–Remember, you don’t have to start at 1 Across and work your way through the list consecutively. Let your eyes jump around the clue list. Look for something you know.

–Look for quotation marks and blank spaces. Quotation marks usually indicate film, movie, or song titles, and blanks often involve completing titles or phrases. (A clue with quotation marks AND a blank is a prime candidate for early gimmes.)

–Similarly, keep your eyes peeled for hints within clues. A foreign word in a clue indicates a foreign word answer. An abbreviation hints at an abbreviated answer.

–Verb tense can be helpful as well. “Broke down” is past tense, so an -ed ending is likely. “Breaking down” implies an -ing ending, while “breaks” could mean an -s ending. (Be careful, though. Craftier constructors may use phrases as answers, so “appends” could have an answer like “tacks on.”)

–Keep an eye out for question marks, since these indicate that a pun, joke, or some form of wordplay is afoot. (For examples of some cunning clues, check out this collection of constructors’ favorite clues.)

From The West Wing:

Jed Bartlet: Three letters. “It may be bitter.” “Tea,” right?
Abbey Bartlet: “It may be bitter?”
Jed: Yeah.

Abbey: “End,” you idiot. “Bitter end.”

–Once you’ve placed a word you feel confident about, check the words nearby, especially the clues for words crossing your entry. Just one or two placed letters can make a big difference when figuring out other entries. Similarly, focusing on an individual section instead of the entire grid can make a puzzle less daunting.

–As you grow accustomed to solving crosswords, you’ll probably discover some words you only encounter while puzzle-solving. We refer to these words as “crosswordese,” and while many constructors have made a concentrated effort to eliminate crosswordese entries whenever possible, some invariably slip through the cracks. Familiarizing yourself with the worst offenders is often helpful.

–Keep solving!

It’s easy to get frustrated, especially if two proper nouns are crossing, or if you haven’t been able to suss out the theme of a given puzzle just yet, but don’t give up! Take a break for a few minutes, or invite someone to solve with you. Say a few clues out loud and see if that sparks anything.

Good luck and happy solving to you!

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Puzzles in Pop Culture: The West Wing

In previous editions of Puzzles in Pop Culture, I’ve recapped classic episodes of M*A*S*H and MacGyver, as well as the numerous puzzly plotlines that’ve been featured on The Simpsons over the years.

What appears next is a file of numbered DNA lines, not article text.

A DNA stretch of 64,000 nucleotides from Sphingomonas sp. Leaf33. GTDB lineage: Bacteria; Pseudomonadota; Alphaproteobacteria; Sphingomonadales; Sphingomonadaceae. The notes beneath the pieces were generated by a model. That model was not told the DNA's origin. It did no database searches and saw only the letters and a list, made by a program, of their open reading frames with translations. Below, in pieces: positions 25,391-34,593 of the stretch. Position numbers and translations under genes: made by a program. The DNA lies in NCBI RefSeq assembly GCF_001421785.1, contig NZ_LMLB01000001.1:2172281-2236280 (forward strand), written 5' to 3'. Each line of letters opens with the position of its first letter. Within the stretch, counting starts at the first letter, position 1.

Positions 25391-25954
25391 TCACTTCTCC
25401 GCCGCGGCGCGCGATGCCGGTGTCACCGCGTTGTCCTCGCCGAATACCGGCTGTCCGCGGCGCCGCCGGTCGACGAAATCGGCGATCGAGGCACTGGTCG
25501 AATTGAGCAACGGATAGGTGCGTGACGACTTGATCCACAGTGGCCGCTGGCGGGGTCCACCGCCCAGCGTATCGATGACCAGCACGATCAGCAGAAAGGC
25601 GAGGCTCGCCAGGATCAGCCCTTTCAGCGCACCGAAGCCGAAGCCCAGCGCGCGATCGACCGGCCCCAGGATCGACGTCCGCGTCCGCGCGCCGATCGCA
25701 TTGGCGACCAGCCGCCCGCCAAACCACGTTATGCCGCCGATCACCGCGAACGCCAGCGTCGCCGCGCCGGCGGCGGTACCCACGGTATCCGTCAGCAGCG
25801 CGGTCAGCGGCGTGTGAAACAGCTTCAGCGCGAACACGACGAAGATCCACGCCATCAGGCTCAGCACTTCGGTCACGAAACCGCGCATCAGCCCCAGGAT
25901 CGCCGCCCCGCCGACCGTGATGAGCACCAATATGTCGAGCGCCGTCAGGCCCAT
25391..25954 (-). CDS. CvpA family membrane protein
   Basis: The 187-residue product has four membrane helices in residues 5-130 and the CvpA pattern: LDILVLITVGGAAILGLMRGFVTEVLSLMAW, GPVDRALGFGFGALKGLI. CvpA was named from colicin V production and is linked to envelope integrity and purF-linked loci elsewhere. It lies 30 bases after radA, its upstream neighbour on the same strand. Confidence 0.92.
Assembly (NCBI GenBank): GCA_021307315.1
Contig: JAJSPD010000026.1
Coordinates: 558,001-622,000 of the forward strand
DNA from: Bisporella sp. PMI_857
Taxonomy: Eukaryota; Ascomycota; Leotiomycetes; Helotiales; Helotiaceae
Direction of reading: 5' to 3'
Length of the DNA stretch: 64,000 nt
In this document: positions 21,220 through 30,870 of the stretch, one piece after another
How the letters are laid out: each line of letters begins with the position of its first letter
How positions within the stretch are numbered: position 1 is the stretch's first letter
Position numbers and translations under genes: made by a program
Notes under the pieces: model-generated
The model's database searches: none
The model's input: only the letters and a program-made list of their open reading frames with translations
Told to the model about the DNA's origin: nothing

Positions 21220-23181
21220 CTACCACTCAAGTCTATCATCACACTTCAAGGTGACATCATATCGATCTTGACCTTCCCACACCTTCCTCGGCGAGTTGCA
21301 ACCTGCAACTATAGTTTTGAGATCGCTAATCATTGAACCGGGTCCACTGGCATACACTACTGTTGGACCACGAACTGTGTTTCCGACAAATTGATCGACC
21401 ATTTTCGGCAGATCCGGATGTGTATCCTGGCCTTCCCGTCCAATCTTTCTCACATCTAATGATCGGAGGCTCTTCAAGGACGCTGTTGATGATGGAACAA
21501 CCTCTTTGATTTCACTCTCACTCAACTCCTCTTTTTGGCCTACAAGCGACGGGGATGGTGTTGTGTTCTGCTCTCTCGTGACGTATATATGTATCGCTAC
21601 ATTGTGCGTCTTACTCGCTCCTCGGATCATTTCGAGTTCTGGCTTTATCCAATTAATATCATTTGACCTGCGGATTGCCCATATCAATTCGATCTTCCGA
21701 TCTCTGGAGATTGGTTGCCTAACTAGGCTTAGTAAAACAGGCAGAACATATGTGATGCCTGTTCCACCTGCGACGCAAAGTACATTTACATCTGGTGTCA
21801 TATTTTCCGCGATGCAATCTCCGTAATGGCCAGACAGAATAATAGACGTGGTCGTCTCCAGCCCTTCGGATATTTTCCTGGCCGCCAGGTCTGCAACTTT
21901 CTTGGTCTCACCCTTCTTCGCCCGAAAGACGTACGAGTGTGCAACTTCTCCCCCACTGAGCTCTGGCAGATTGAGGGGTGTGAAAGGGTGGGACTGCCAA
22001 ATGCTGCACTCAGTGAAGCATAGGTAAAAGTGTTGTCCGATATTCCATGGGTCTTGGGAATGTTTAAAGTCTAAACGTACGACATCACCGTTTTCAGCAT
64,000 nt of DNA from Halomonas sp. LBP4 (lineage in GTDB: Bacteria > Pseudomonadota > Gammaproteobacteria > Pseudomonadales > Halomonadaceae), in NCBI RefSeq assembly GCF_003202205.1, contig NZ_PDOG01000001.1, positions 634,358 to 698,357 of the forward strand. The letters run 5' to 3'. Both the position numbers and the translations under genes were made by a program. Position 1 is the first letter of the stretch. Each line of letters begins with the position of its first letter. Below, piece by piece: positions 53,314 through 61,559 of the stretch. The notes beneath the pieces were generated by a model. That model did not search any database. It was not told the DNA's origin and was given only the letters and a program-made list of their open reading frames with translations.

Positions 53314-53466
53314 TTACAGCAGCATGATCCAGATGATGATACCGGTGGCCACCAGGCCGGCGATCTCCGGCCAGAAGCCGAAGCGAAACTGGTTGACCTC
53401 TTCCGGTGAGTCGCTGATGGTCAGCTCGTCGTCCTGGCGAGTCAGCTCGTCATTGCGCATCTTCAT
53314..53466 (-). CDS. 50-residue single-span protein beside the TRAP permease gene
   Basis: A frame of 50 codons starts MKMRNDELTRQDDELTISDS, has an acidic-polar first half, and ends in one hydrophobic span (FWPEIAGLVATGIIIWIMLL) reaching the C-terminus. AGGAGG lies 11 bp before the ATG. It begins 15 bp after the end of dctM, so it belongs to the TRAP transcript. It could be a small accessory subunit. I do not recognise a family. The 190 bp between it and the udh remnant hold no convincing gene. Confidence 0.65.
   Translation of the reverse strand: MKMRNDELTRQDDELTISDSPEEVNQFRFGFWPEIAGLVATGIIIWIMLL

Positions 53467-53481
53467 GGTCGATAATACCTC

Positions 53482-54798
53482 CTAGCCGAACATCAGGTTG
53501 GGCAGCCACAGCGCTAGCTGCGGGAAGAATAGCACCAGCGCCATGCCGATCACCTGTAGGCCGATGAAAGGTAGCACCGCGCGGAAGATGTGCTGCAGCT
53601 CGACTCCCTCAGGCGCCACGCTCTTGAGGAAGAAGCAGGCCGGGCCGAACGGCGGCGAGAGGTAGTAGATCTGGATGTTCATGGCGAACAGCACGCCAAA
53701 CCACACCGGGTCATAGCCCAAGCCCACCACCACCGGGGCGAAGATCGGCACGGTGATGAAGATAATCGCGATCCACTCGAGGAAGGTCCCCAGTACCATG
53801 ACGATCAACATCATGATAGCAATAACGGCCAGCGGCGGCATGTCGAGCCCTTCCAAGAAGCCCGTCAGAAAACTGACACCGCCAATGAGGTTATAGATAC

But when it comes to erudite, hilarious references to solving crosswords, you’d be hard-pressed to find sharper puzzle-infused dialogue than the moments featured in episodes of Aaron Sorkin’s landmark political drama The West Wing.

Set in the West Wing of the White House, the show focused on the lives of the president and his advisors and staffers as they navigated political situations at home and abroad. To this day it’s a regular feature on most reviewers’ lists of the top television shows of all-time.

And in a show noted for sparkling wit and all kinds of intellectual wordplay, it’s hardly a surprise that the New York Times Crossword was referenced in the very first episode.

In the video below, Chief of Staff Leo McGarry is frustrated with the Times for misspelling the name of Muammar Qaddafi, and his attempts to contact the editor of the Times Crossword and get it corrected are stymied at every turn:

The White House staff’s dubious relationship with crosswords is revisited in the season 3 episode Dead Irish Writers. This time around, as the president’s wife Abbey prepares for both a birthday party and a potential ruling on her medical license, the President busies himself with a crossword in his own inimitable style:

Beyond the spirited humor of both scenes, there’s a marvelous undercurrent of how smart people react when their intellectual superiority is challenged. Leo responds by trying to correct what he sees as an egregious error, while the President bends the rules to suit his own expectations.

In addition to being a wonderful launchpad for the show’s signature rapid-fire banter, it’s a simple and effective way of shedding light on how each character views the world and his role in it. (With writing and direction this layered and engaging, it’s easy to see how The West Wing earned an astounding 26 Emmy Awards!)

Even as subplots in a much-larger narrative, these puzzles added color and personality to scenes that took us inside the minds of these characters. Pretty impressive for crosswords that are only mentioned briefly.

Puzzles… is there anything they can’t do? =)

Thanks for visiting the PuzzleNation blog today! You can like us on Facebook, follow us on Twitter, cruise our boards on Pinterest, check out our Classic Word Search iBook (recently featured by Apple in the Made for iBooks category!), play our games at PuzzleNation.com, or contact us here at the blog!